The Federal Housing Administration said Thursday that its cash reserves had dwindled significantly in the last year as housing prices slumped and many of its borrowers defaulted on their mortgages.
Still, government housing officials stressed that the agency, which insures loans made by private lenders, would not need a direct bailout.
“Even if we were to go below zero, if the reserves were to become negative, there is no extraordinary action that Congress or anyone else needs to take,” the secretary of Housing and Urban Development, Shaun Donovan, said at a Washington press conference.
Setting aside the metaphysical question of whether a “reserve” with a negative number in front of it still is a reserve, the most interesting words here are “direct bailout.” That leaves the door wide open for all sorts of other action.
But really, who’s backing million-dollar mortgages any more? Oddly enough, the FHA – meaning taxpayers — is getting close. W. C. Varones, a San Diego–based investment manager who blogs at agoravox.com, reports that generous FHA down-payment terms mean that an investor could pick up a $700,000 house, finance $697,000 through the FHA for 5 percent on a 30-year mortgage, and only pay a 1.75 percent FHA fee in exchange. Paying 3.5 percent down under FHA terms, rather than 20 percent down through a conventional bank mortgage, “translates into a $12,000 fee and $300/month in exchange for keeping your extra $115,000 in cash,” he writes. “Plus, you can roll the fee and the points into the loan, so it’s not cash out of pocket.” His conclusion: “FHA is the new subprime. … And the sucker is not a sleazy outfit like Countrywide. It’s the FHA. That means you, the taxpayer.”
If there’s any doubt that the FHA is staggering in Fannie and Freddie’s footsteps into the subprime woods, take a look at their default rates: One in ten FHA-backed mortgages written in the first quarter of 2008 have gone bad already, with borrowers missing at least two consecutive monthly payments, the Wall Street Journal reports. Some 12.3 percent of the 2007 FHA loans were “seriously delinquent” by February of 2009, with 4 percent going to foreclosure or bankruptcy. It gets ugly when you drill down to particular FHA lenders. Strategic Mortgage of Columbus, Mo., has a 12.1 percent FHA default rate, and the president of the firm sounds like the Rev. Jeremiah Wright when he defends his practices, explaining to the Columbus Post -Dispatch that his competitors “made FHA loans to rich, white people in the suburbs; they’re not servicing the same communities I’m servicing.” One has to wonder what sort of community Great Country Mortgage Bankers of Florida was servicing: Their default rate hit nearly 70 percent before the FHA was embarrassed enough to shut them down.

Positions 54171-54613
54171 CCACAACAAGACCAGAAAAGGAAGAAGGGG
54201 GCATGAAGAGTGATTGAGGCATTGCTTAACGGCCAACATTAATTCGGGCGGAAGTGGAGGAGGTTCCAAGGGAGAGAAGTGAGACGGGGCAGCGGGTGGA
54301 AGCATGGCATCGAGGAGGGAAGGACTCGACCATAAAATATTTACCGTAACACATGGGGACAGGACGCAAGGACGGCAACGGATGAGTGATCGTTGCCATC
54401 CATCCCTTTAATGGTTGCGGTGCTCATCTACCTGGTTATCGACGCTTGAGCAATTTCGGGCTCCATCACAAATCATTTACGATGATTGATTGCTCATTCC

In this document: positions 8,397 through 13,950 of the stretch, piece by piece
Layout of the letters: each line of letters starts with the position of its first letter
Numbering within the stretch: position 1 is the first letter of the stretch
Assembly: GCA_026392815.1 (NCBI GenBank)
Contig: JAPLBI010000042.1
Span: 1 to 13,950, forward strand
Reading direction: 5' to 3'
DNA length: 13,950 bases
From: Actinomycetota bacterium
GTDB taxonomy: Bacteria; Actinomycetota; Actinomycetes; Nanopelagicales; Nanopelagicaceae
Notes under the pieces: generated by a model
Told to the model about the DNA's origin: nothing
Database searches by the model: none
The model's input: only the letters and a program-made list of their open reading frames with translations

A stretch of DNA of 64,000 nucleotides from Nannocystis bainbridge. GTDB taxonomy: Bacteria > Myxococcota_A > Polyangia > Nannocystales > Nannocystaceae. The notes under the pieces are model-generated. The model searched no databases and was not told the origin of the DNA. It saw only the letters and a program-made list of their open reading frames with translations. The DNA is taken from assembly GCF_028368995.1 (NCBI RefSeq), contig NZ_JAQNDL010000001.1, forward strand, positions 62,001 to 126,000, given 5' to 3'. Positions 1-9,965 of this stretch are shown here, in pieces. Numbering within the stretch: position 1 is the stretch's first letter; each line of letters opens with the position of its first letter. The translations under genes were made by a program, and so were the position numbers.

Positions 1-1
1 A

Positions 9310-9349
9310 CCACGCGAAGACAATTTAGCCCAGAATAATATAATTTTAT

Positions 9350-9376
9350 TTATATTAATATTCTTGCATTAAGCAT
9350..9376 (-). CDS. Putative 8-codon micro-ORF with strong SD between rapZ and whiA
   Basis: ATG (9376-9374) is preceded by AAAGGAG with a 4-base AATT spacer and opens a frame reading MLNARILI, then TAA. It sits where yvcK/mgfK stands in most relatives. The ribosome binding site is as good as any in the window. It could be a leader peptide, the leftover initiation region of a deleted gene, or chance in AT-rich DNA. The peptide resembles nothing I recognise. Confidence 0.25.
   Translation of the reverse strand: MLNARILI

And FHA has been bringing these eccentric business practices to an ever-larger market: With default rates rising, FHA’s loan volume has grown 400 percent since 2007, and its market share is now more than 30 percent. And FHA has expanded beyond housing; in April, the agency put together a three-quarters-of-a-billion-dollar deal to build a hospital in Trenton, N.J., the largest single transaction in FHA history. They’ve also gotten into the “reverse mortgage” business, writing loans against the value of elderly people’s houses and taking the property in lieu of payment after the borrowers die. The stimulus bill cleared the way for FHA to greatly expand its portfolio of reverse mortgages of up to $625,500 in most of the country, and even higher in Hawaii, Alaska, and the Virgin Islands.